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Advances in Materials Science and Engineering
Volume 2018, Article ID 9753464, 9 pages
https://doi.org/10.1155/2018/9753464
Research Article

An Investigation of the Effect of Parameters and Chip Slenderness Ratio on Drilling Process Quality of AISI 1050 Steel

Mechanical and Manufacturing Engineering of Technology, Faculty of Batman University, 72100 Batman, Turkey

Correspondence should be addressed to Rifat Yakut; moc.liamg@54tafir

Received 6 January 2018; Revised 30 March 2018; Accepted 5 April 2018; Published 8 May 2018

Academic Editor: Wei Zhou

Copyright © 2018 Zülküf Demir and Rifat Yakut. This is an open access article distributed under the Creative Commons Attribution License, which permits unrestricted use, distribution, and reproduction in any medium, provided the original work is properly cited.

Abstract

The chip slenderness ratio is a vital parameter in theoretical and applicable machining operations. In predrilled drilling operations of AISI 1050 steel alloy, HSS drills were employed, and the effect of the selected parameters on the chip slenderness ratio and also the effect of the chip slenderness ratio on the thrust force, surface roughness, drilled hole delamination, tool wear, and chip morphology were investigated. The major parameters, influential on the chip slenderness ratio, were feed rate and point angle, while spindle speed was too small to be negligible. With increasing the chip slenderness ratio, the thrust force and the tool wear decreased, which resulted in appropriate chip morphology, but there were increases in surface roughness. However, the chip slenderness ratio had no effect on the drilled hole delamination.

1. Introduction

Drilling process is a metal cutting method, which processes metal pieces in required geometry and dimension, in manufacturing area [1]. This manufacturing method has an important place as it is used about 33% among traditional manufacturing methods [2]. In the drilling process, researchers conducted many works after having completed complicated operations and manufacturing processes in order to obtain the required highest sensibility and best quality [3]. A lot of parameters such as drill point angle, material used for drilling, and properties of drilling equipment affect the drilling process. The tool equipment affects the demented of the drilled hole, the tool wear, the surface quality, and the chip length and thus the chip morphology [4]. As the feed rate increases, the surface quality is influenced inversely, and in other words, the surface roughness increases. Because the thrust force and the tool wear decrease at high spindle speeds and drill point angles, the surface roughness values decrease; thus, the surface quality improves. However, the process temperature and drilled hole delamination increase at high spindle speeds and drill point angles [5]. The delamination size of the drilled hole depends on the thrust force and feed rate in drilling processes [6, 7]. Besides, thrust force increases the drilled hole delamination and the tool wear [8]. While the numbers of the drilled hole increase, the tool wear ratio increases as well [9]. As the chip height and thrust force increase due to increase in the feed rate, the chip height and the thrust force decrease with increase in spindle speed [10, 11].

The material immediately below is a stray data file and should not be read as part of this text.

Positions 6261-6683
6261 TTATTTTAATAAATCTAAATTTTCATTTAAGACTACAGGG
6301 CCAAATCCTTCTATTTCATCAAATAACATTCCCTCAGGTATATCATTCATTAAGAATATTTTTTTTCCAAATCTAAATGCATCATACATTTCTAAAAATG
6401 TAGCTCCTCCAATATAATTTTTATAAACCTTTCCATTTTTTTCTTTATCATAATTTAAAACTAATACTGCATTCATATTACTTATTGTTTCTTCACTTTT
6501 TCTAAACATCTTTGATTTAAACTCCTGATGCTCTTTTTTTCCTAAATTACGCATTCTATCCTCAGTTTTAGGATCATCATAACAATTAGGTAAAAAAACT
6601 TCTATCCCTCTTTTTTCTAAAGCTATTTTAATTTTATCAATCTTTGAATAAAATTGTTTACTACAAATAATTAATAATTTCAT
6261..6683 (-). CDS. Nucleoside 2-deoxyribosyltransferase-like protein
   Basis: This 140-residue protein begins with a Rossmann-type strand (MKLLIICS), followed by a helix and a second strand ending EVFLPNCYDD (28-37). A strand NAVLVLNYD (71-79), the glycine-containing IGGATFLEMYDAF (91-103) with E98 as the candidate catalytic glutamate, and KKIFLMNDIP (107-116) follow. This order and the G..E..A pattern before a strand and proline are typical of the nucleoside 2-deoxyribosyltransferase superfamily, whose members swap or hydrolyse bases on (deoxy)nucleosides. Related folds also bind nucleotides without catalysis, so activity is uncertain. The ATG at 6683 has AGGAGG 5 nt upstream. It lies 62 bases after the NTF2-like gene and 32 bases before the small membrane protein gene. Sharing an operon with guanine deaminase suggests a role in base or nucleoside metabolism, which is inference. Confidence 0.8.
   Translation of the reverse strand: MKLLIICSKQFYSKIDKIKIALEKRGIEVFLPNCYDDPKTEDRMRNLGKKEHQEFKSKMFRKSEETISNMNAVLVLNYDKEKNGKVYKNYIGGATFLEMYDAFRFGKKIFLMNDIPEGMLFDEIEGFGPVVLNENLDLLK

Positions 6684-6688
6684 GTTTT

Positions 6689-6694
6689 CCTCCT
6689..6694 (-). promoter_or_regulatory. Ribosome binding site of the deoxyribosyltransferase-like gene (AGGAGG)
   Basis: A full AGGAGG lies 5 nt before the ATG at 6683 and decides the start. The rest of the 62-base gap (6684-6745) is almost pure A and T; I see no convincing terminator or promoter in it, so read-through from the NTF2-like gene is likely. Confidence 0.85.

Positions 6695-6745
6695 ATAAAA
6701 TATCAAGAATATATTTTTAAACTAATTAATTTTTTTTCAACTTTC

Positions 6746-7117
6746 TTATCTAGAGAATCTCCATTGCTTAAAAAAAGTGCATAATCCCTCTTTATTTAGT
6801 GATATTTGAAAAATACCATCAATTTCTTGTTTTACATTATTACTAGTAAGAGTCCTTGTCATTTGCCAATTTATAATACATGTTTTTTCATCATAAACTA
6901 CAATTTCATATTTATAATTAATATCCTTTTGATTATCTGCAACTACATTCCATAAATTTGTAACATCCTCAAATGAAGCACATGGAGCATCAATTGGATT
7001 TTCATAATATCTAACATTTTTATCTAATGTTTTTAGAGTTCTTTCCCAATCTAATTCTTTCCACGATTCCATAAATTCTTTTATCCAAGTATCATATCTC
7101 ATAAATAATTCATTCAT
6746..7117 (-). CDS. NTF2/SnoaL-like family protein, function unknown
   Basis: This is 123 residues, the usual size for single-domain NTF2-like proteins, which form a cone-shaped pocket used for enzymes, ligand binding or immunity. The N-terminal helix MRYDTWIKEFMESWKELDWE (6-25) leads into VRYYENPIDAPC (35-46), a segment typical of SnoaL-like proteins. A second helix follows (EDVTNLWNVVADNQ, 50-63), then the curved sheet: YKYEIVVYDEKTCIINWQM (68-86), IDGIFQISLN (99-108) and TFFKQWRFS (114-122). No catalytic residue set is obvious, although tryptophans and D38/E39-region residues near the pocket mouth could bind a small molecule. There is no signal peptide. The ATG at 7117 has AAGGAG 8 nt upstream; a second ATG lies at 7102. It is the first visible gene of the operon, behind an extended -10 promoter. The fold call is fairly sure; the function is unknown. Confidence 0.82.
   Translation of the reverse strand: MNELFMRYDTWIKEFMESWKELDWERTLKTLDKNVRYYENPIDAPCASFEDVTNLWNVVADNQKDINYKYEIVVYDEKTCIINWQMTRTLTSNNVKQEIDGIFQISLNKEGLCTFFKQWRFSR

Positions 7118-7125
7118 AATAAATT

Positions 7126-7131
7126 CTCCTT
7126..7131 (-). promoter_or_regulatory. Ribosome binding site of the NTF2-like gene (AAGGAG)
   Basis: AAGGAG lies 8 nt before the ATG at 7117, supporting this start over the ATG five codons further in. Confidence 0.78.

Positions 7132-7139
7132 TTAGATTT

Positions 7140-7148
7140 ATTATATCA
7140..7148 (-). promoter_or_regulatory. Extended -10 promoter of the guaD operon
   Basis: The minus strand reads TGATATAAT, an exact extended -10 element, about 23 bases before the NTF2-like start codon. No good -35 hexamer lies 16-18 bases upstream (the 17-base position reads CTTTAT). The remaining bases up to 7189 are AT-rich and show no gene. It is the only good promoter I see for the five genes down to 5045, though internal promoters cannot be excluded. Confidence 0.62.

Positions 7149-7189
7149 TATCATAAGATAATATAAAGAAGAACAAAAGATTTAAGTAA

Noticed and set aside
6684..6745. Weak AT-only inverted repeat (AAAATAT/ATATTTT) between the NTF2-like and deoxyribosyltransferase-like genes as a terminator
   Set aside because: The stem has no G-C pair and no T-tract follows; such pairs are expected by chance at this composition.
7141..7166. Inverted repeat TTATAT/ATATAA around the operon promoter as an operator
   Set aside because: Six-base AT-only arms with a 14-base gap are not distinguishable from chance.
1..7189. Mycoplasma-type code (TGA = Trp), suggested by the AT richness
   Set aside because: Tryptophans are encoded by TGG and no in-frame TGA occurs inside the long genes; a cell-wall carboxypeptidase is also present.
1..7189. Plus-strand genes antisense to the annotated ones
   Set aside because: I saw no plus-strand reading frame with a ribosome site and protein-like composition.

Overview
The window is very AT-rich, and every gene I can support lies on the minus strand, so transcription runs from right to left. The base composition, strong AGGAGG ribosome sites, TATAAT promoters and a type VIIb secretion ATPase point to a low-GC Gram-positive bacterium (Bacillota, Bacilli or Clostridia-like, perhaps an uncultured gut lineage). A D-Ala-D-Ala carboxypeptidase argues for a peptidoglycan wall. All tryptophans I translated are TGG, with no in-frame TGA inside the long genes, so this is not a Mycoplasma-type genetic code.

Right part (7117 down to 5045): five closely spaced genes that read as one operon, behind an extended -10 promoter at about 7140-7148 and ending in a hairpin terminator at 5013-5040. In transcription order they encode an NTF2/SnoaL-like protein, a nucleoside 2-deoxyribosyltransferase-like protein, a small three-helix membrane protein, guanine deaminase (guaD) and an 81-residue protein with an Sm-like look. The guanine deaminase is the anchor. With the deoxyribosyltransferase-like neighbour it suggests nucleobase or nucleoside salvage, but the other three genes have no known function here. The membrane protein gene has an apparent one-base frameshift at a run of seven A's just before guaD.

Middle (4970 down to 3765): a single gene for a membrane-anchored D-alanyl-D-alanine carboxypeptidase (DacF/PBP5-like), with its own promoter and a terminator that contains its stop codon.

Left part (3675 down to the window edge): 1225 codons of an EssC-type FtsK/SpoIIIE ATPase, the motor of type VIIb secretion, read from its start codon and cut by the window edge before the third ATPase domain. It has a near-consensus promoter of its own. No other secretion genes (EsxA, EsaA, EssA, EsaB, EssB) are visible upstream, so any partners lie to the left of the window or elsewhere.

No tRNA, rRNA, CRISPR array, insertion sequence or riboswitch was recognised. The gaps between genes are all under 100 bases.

Furthermore, the feed rate is a significant parameter, affecting the process quality and the surface roughness, more than the spindle speed in the drilling process [1220]. With sufficient increase in the thrust force in the drilling process, the web thickness of the drill and the relief angle increase; otherwise, the drill point angle and the helical angle decrease [21, 22]. However, with increase in the feed rate and point angle, the thrust force and surface roughness increase [23]. In the drilling process, vibration, tool wear, and dry process conditions cause changes in the diameter of the drilled hole [24]. At low cutting speeds and feed rates, due to the requested chip morphology availability, a better performance is obtainable in drilling processes. In addition, the tool point angle does not significantly affect the process temperature [25]. During the process, discontinuous and short shaped chips are obtained, due to the intermittent plastic deformation at low spindle speeds. With increasing the drill point angle and the spindle speed, the thrust force, resulting from the applied pressure on workpiece material by the drill point, decreases. Chip thickness varies considerably on all along the cutting edge during a cycle of the drill point [26]. With increasing the cutting conditions, the morphology of chip structure changes into a brittle shape from ductile. With enhancing the feed rate, the chip height increases, and also the thrust force, the drilled hole delamination, the surface roughness, and the tool wear increase as well [11]. Conical cutting edge, starting from the drill point, causes changes in cutting force all along the cutting edge of the drill [27]. Because the conical geometry is formed by the point angle of drill, the main feature of the drilling process shows differences from all along the cutting edge. While the feed rate gets the maximum ratio at the outmost diameter of the drill, it approaches to zero value toward the point axis of the drill where it constitutes core of the drill because of decrease in the diameter [28].